Nicholas Cozzi


Nicholas Vito Cozzi, PhD is an internationally recognized scientist and educator at the University of Wisconsin (UW)-Madison School of Medicine and Public Health where he teaches pharmacology. He earned his bachelor’s and doctorate degrees in pharmacology from the UW-Madison School of Pharmacy in 1988 and 1994, respectively.

Dr. Cozzi’s research centers on the design, synthesis, and pharmacological testing of substances that have effects on the central nervous system. He’s interested in how substances work in the brain to improve cognition, enhance mood, and increase awareness. His ultimate research aim is to understand their clinical value in treating anxiety, addiction, post-traumatic fear, depression, and other mental health conditions. Apart from UW-Madison, Dr. Cozzi is a consultant for clients in law, government, and the pharmaceutical industry. He is also a visiting professor at the California Institute of Integral Studies.

In his 1994 doctoral thesis, Cozzi dedicates the work in part to Alexander Shulgin “…for inspiration, encouragement, and enthusiasm.” 1 His thesis examined the mechanism of action of three classes of psychoactive drugs (entactogens, hallucinogens, and anorectics) at the molecular, cellular and behavioral level.

Over the years, Dr. Cozzi has published several highly cited studies on new compounds he synthesized and their effects on receptors and behavior.2–10 He has worked with other noted researchers in the field of psychedelic drugs. In 2018, he worked with UW-Madison’s Paul Hutson on two studies which tested high-doses of psilocybin on healthy volunteers. 11,12 Also, he worked with the “grandfather of psychedelics” Alexander Shulgin in a 1999 study on membrane transporters involved in the effects brought about by ketoamphetamines.6

Dr. Cozzi’s most recent work is examining the pharmacology of tryptamine hallucinogens and was published in February 2018 in Neuropharmacology.13 The study results support previous work on the 5-HT2A serotonin receptor in mice and the action tryptamine hallucinogens have on the 5-HT1A receptor.

More information on Dr. Cozzi is found on his UW-Madison webpage and

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Barb is the former Editor and one of the founders of Psychedelic Science Review. She is currently a contributing writer. Her goal is making accurate and concise psychedelic science research assessable so that researchers and private citizens can make informed decisions.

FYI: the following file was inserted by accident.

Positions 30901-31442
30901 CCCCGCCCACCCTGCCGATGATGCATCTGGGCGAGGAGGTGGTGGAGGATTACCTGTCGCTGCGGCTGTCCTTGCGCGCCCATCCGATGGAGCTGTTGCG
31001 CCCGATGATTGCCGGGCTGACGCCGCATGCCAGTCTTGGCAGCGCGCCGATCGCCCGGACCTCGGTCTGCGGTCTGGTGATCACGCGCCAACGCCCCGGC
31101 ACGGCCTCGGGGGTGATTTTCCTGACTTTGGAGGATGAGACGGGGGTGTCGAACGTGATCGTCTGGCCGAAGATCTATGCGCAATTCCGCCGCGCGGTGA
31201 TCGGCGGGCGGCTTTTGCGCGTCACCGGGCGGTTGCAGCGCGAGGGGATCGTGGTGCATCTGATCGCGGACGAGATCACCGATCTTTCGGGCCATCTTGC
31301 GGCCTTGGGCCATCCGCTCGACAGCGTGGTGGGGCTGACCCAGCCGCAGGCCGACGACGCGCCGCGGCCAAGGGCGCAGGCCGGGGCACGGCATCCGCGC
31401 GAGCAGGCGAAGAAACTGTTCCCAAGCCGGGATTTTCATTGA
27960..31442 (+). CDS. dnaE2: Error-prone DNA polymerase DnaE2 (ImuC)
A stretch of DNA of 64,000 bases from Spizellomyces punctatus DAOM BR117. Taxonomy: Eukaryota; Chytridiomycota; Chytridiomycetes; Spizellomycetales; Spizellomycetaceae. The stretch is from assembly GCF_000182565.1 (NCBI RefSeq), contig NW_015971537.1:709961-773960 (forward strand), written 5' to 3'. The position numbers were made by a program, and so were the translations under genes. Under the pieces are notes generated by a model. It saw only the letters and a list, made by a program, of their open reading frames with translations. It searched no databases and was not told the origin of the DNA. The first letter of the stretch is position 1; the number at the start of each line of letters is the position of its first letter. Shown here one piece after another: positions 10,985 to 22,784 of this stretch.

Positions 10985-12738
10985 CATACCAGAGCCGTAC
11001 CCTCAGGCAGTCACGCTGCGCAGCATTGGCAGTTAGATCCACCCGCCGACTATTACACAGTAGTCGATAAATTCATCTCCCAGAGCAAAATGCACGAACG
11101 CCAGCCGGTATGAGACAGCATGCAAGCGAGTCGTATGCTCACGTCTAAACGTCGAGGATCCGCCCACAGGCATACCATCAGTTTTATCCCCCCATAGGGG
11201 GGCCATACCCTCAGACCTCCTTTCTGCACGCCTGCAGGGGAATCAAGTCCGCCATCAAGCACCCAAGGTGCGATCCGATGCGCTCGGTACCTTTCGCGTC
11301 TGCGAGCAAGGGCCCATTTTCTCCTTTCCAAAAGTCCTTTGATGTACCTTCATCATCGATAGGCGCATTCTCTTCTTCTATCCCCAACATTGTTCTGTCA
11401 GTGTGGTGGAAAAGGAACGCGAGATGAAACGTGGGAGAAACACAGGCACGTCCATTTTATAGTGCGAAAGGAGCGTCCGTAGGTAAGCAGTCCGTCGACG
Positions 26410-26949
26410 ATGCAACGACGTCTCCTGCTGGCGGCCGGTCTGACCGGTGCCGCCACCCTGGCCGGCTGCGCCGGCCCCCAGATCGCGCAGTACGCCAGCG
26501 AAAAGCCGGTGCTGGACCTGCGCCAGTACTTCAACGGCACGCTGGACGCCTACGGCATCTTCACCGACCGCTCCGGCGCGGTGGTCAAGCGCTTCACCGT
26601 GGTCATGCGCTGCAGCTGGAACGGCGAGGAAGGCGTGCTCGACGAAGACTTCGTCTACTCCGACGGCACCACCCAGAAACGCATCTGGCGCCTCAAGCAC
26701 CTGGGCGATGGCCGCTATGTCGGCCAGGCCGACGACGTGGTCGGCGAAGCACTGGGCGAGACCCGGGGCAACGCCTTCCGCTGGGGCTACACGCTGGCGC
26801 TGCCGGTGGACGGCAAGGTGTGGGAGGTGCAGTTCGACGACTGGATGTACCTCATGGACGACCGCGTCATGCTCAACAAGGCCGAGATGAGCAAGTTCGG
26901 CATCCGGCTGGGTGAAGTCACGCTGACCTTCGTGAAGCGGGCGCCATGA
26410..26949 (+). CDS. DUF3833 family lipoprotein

2. Fontanilla D, Johannessen M, Hajipour AR, Cozzi NV, Jackson MB, Ruoho AE. The Hallucinogen N,N-Dimethyltryptamine (DMT) Is an Endogenous Sigma-1 Receptor Regulator. Science. 2009;323(5916):934-937. doi:10.1126/science.1166127
  3. Baumann MH, Jr MAA, Partilla JS, et al. The Designer Methcathinone Analogs, Mephedrone and Methylone, are Substrates for Monoamine Transporters in Brain Tissue. Neuropsychopharmacology. 2012;37(5):1192-1203. doi:10.1038/npp.2011.304
  4. Monte AP, Marona-Lewicka D, Cozzi NV, Nichols DE. Synthesis and pharmacological examination of benzofuran, indan, and tetralin analogs of 3, 4-(methylenedioxy) amphetamine. Journal of medicinal chemistry. 1993;36(23):3700-3706.
  5. Baumann MH, Partilla JS, Lehner KR, et al. Powerful cocaine-like actions of 3, 4-methylenedioxypyrovalerone (MDPV), a principal constituent of psychoactive ‘bath salts’ products. Neuropsychopharmacology. 2013;38(4):552.
  6. Cozzi NV, Sievert MK, Shulgin AT, Jacob III P, Ruoho AE. Inhibition of plasma membrane monoamine transporters by β-ketoamphetamines. European Journal of Pharmacology. 1999;381(1):63-69. doi:10.1016/S0014-2999(99)00538-5
  7. Cozzi NV, Gopalakrishnan A, Anderson LL, et al. Dimethyltryptamine and other hallucinogenic tryptamines exhibit substrate behavior at the serotonin uptake transporter and the vesicle monoamine transporter. J Neural Transm. 2009;116(12):1591. doi:10.1007/s00702-009-0308-8
  8. Schindler CW, Thorndike EB, Goldberg SR, et al. Reinforcing and neurochemical effects of the “bath salts” constituents 3,4-methylenedioxypyrovalerone (MDPV) and 3,4-methylenedioxy-N-methylcathinone (methylone) in male rats. Psychopharmacology. 2016;233(10):1981-1990. doi:10.1007/s00213-015-4057-0
  9. Cozzi NV, Nicholas DE. 5-HT2A receptor antagonists inhibit potassium-stimulated γ-aminobutyric acid release in rat frontal cortex. European Journal of Pharmacology. 1996;309(1):25-31. doi:10.1016/0014-2999(96)00325-1
  10. Foley KF, Cozzi NV. Novel aminopropiophenones as potential antidepressants. Drug Development Research. 2003;60(4):252-260. doi:10.1002/ddr.10297
  11. Nicholas CR, Henriquez KM, Gassman MC, et al. High dose psilocybin is associated with positive subjective effects in healthy volunteers. J Psychopharmacol. 2018;32(7):770-778. doi:10.1177/0269881118780713
  12. Brown RT, Nicholas CR, Cozzi NV, et al. Pharmacokinetics of Escalating Doses of Oral Psilocybin in Healthy Adults. Clin Pharmacokinet. 2017;56(12):1543-1554. doi:10.1007/s40262-017-0540-6
  13. Klein LM, Cozzi NV, Daley PF, Brandt SD, Halberstadt AL. Receptor binding profiles and behavioral pharmacology of ring-substituted N,N-diallyltryptamine analogs. Neuropharmacology. February 2018. doi:10.1016/j.neuropharm.2018.02.028